Recently, I attended the funeral of my uncle, though I found myself making excuses for dismissing my obligation to go. When I read his obituary in the newspaper, I didn’t plan to go to the funeral because I hadn’t seen my cousins in about thirty years. I wouldn’t recognize them, nor would they recognize me.
In the end, I decided that I needed to attend. Even though none of my cousins recognized me, just the mention of my name and whose daughter I was brought forth the dawn of recognition and removed all the barriers that time had imposed. We chuckled over the fact that we all had “aged a little bit” and noted the strong family resemblance that couldn’t be denied.
Telling stories is an important part of healing grief. In our Wings© grief education series, we strongly emphasize story preparation that gives the griever control of whatever details and emotions he or she is willing to reveal. We all know the feeling of being “surprised” when someone asks blunt questions about our loved one’s death or says something that empties our emotional deposit of tears.
Plan your response to sensitive questions
Your story should answer: “What happened? How did he die?” This can be a short or long answer, whatever is most comfortable for you. It will likely vary depending upon who is asking the question. When death is natural or anticipated, we may find it easier to tell the story. There may be some relief that suffering is over or that the life was well-lived. When a death was sudden or unexpected, the griever may be very emotional about the details. Some people may be curious and pry for more information than you are willing to share, so plan to prevent a defensive reaction to innocent comments that seem insensitive. People sometimes speak without thinking how their remark may sound-and we react.
When our son, Chad died as a result of suicide, I was very sensitive to this social taboo. I shuddered when someone asked me what happened, wishing I didn’t have to answer. When I wasn’t comfortable, I subtly dismissed the question and volunteered “other” information. People usually don’t press for details when you do that. Know what makes you uncomfortable and plan your story so you can minimize touching your emotional reservoir, even if it means not responding to some questions asked or giving very brief details.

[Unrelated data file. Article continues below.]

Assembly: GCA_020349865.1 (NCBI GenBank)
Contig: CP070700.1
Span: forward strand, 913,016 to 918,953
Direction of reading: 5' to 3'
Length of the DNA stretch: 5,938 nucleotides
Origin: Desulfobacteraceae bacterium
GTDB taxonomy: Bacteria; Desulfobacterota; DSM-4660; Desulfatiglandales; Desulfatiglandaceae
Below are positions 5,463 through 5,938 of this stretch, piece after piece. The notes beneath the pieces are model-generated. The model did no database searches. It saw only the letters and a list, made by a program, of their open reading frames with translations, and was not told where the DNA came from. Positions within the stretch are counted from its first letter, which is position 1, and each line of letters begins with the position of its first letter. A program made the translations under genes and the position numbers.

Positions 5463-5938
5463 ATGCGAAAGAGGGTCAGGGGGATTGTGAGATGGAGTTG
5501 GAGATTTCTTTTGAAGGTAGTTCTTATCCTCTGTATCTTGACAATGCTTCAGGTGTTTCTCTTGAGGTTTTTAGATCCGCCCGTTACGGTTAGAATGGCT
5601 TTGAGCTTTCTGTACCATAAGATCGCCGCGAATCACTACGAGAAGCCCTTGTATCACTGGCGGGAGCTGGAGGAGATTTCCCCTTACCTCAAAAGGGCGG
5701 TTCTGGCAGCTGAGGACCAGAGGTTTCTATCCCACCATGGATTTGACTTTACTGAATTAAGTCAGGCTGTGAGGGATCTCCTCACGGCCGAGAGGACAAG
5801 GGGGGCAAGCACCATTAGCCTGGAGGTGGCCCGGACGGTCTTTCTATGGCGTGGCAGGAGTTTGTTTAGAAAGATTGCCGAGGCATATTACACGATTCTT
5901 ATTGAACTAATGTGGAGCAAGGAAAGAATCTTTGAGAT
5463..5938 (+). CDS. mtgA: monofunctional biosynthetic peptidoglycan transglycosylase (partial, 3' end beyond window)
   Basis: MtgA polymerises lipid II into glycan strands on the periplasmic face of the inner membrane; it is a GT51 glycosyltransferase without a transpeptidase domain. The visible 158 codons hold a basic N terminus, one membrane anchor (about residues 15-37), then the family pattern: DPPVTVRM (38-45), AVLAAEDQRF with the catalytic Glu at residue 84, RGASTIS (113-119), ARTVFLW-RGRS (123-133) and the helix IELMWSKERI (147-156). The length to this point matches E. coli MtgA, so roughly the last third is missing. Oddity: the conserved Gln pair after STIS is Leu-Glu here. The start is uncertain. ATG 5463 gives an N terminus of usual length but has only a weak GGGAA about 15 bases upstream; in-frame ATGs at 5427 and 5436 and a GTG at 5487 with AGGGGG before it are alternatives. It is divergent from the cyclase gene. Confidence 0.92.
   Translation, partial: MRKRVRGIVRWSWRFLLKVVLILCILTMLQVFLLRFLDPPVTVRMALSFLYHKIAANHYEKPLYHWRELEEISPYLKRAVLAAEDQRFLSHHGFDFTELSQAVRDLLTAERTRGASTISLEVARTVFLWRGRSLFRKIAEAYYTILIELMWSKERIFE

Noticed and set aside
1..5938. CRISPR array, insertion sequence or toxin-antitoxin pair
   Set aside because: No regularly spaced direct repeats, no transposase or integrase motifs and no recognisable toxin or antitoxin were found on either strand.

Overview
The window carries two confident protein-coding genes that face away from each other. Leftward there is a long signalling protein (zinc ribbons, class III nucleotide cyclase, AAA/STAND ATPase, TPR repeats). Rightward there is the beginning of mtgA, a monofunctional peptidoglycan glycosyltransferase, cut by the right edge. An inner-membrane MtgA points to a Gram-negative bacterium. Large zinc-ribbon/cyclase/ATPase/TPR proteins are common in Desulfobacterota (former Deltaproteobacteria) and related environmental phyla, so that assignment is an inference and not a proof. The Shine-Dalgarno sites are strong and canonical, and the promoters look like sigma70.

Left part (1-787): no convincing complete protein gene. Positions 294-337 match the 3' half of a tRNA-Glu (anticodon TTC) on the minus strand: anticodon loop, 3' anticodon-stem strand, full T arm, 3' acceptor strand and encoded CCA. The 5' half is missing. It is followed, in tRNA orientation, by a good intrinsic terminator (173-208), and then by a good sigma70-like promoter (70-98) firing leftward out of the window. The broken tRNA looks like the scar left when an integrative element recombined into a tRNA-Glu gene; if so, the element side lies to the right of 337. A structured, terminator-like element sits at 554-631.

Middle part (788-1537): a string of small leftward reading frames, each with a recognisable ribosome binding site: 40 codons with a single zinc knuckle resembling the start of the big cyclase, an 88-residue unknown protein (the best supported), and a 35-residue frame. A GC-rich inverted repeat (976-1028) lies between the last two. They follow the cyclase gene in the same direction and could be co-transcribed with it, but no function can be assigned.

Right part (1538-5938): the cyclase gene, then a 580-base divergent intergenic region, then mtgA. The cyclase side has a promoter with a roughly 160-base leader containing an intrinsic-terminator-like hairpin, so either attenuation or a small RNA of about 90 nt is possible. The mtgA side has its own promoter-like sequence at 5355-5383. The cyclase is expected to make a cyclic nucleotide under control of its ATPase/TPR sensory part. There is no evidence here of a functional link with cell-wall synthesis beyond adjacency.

Your story should answer: “I remember the time when… ” Everyone feels comfortable over a good chuckle or an adventurous story. Tell humorous accounts of human blunders or reveal stories of risks taken, accomplishments made and forgotten dreams. When you tell your story, find ways to excite the listener’s imagination so that he or she can visualize exactly what you are saying. We live vicariously through the stories of others.
Some of your best stories will come from people who came to pay their respects and share a memory with you. The evening of Chad’s visitation, my husband picked up a photo that was among our son’s belongings from an Army National Guard training in Utah a few months earlier. Chad appeared in the photo with three officers, but we didn’t know the story that went with the photo. When the officers who came to his funeral saw the photo, they finished the amusing story behind the mischievous grin that Chad wore. This story has been an important part of our memories since that day and reminds us that everybody loves a story and the stories of life are priceless.
Your story is a gift
When you tell it, you disclose your love and the soul connection you have with the person who died. Nothing is more sacred or more respected than the memory that lingers. Stories, whether you are telling them or hearing them from someone else are the windows to the heart. The hope that emerges redefines you. You are who you are, partly because of your relationship with the person who died. The stories of a life lived can enrich and bless you, and the lives of those still living.